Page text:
The first rule of business is to keep your costs low so you can maximize profits, and this common rule of thumb is basically the relationship between your inventory and profit.
Your inventory cost for a term (COGS) is an important variable when calculating both ITR and profit - the net profit is calculated by subtracting your initial costs from the total generated revenue.
This means that by keeping track of your inventory, you can control your stocks to keep COGS low and attain a higher profit.
Restaurants have always largely relied on consumer spending to generate revenue, but with the recent economic recession, the average profit margins in the industry have fallen below 4%.
This has led foodservice providers to cut costs in various ways to make up for lost profits, lowering COGS.
Business owners now focus on conserving ingredients so there’s less need for restocking and keep food levels in check to avoid spoilage and other such problems. This is only made possible when they establish reliable inventory management practices.
In other words, keeping an eye on each item that sits in your pantry allows you to allocate a specific budget for different items - for example, fixing $200 for buying avocados each month.
This removes any factor of surprise costs and caps overspending so you can minimize capital expense without compromising on quality and brand image.
And this tactic works, regardless of the size of your business, whether you own a small cafe or a fancy upscale bistro.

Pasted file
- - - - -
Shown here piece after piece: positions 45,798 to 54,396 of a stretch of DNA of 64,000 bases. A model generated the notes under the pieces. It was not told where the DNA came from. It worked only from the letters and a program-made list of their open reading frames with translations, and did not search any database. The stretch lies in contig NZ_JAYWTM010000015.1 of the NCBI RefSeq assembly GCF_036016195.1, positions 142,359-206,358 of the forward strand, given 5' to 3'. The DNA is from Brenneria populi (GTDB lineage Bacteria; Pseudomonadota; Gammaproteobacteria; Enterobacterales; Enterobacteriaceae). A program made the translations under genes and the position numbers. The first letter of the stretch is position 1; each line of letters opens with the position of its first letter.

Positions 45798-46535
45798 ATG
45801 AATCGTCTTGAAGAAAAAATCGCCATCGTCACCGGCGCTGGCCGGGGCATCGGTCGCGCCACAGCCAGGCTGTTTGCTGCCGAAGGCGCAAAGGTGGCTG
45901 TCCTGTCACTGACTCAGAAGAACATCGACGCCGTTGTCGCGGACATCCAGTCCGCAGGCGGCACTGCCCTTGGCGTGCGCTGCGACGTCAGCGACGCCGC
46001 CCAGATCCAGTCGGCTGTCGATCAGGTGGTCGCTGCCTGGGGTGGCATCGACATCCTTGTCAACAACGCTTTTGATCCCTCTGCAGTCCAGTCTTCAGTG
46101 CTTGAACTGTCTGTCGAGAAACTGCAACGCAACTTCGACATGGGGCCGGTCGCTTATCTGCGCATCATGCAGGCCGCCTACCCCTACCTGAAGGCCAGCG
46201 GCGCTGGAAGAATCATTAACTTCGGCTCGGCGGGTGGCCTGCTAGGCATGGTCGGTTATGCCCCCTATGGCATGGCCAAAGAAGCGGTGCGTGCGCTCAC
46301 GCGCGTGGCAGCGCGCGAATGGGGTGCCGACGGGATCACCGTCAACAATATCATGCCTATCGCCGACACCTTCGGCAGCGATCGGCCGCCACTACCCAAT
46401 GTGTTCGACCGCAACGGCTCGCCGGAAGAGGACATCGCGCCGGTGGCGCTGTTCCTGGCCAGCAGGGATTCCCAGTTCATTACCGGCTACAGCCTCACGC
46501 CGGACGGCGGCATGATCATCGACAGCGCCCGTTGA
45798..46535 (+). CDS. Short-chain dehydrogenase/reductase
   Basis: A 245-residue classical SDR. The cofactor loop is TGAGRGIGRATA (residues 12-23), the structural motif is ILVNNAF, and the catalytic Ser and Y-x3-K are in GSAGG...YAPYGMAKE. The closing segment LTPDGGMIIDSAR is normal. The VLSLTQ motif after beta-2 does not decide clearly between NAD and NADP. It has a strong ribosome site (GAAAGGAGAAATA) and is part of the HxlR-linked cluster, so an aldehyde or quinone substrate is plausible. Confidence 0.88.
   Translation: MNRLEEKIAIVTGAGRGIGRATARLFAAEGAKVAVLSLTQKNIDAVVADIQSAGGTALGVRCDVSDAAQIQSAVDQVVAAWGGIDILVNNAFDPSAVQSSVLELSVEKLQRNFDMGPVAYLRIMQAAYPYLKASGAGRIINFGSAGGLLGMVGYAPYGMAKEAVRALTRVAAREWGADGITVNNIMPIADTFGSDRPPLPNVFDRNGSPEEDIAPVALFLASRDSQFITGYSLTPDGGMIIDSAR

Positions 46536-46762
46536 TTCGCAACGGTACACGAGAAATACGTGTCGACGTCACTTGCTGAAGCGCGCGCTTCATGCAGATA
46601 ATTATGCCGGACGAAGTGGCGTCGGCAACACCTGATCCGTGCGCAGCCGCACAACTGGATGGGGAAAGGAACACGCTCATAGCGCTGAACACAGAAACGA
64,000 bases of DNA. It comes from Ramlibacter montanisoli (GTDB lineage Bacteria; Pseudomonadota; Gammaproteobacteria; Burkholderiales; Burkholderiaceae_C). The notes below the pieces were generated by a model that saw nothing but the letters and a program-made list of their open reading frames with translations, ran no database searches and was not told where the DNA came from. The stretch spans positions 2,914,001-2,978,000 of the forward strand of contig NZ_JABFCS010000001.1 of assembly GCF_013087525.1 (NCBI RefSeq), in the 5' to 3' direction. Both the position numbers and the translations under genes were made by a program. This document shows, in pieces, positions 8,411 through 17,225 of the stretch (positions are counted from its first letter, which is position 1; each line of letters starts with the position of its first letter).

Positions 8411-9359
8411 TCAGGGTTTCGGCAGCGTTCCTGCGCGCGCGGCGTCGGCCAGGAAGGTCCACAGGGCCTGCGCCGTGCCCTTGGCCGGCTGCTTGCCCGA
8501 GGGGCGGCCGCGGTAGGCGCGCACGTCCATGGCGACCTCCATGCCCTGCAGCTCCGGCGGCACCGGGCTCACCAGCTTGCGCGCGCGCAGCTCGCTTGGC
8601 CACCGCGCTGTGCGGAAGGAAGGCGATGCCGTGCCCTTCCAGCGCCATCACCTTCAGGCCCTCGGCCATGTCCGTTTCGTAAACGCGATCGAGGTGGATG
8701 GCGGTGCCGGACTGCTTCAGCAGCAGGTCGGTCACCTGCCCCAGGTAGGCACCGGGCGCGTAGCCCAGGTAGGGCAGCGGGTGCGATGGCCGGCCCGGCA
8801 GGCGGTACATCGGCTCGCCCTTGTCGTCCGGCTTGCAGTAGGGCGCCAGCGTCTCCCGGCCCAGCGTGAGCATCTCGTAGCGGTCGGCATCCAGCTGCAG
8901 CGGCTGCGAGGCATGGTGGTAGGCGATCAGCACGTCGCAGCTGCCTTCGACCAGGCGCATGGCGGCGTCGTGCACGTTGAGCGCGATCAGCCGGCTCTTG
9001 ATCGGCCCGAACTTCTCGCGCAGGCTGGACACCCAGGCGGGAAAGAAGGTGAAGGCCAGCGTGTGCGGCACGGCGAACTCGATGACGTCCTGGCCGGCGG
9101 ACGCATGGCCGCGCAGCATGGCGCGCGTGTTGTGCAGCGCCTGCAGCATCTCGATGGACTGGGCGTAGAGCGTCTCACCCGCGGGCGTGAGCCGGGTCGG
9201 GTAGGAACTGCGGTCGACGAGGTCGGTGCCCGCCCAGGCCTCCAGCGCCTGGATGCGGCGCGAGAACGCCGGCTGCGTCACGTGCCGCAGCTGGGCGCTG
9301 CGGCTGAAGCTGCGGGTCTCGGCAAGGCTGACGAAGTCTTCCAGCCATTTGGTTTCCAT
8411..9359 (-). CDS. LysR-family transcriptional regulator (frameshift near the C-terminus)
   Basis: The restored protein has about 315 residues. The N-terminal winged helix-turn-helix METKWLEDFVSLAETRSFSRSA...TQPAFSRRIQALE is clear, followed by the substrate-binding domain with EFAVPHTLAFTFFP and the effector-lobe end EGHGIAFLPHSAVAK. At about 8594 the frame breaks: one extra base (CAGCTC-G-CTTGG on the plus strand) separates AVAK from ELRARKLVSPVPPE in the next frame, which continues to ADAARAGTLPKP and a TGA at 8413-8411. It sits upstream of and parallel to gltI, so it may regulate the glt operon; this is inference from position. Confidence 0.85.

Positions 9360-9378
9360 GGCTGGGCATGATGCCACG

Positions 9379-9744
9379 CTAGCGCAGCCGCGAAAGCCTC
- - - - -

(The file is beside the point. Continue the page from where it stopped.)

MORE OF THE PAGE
Taking inventory has never been easier. Try it free.
A good ITR for food is between 4 and 6 and if your ratio falls under or above this range, it is wise to explore new ways to achieve an optimal value.
Here are three actionable ways you can optimize your ITR
Analyze past resource spending methods to establish a pattern of how much of each product you require. This will help you predict order amounts for every month and tailor them, if need be.
Also, there are tools available in the market that can help you do this - we’ll get into that in a bit.
Ensure Best Practices
Push your employees to adopt the FIFO - first-in, first-out - inventory method - items that are bought first should be used first.
This can be achieved by stocking your pantry in a way that makes it easy to access older products, so there are minimal items in your inventory that expire.
Negotiate Raw Materials Costs
Here’s a tip. No matter how great your vendor is and regardless of how long you have been in business with them, always look for better prices.
Cheaper products don’t necessarily mean poor quality; if you research enough, compare prices between different vendors and change your buying practices, you can end up paying less for more items.
1. The Pen And Paper Approach
Gone are the days when you sat down with a pen and paper to do much of anything, let alone keep stock; but many small-scale businesses to-date keep physical inventory spreadsheets - shocker, right?
This method of data-keeping doesn’t only make it difficult to adjust records, but it also makes it tough to discern patterns and make decisions based on them. In addition, physical data is extremely easy to lose as well.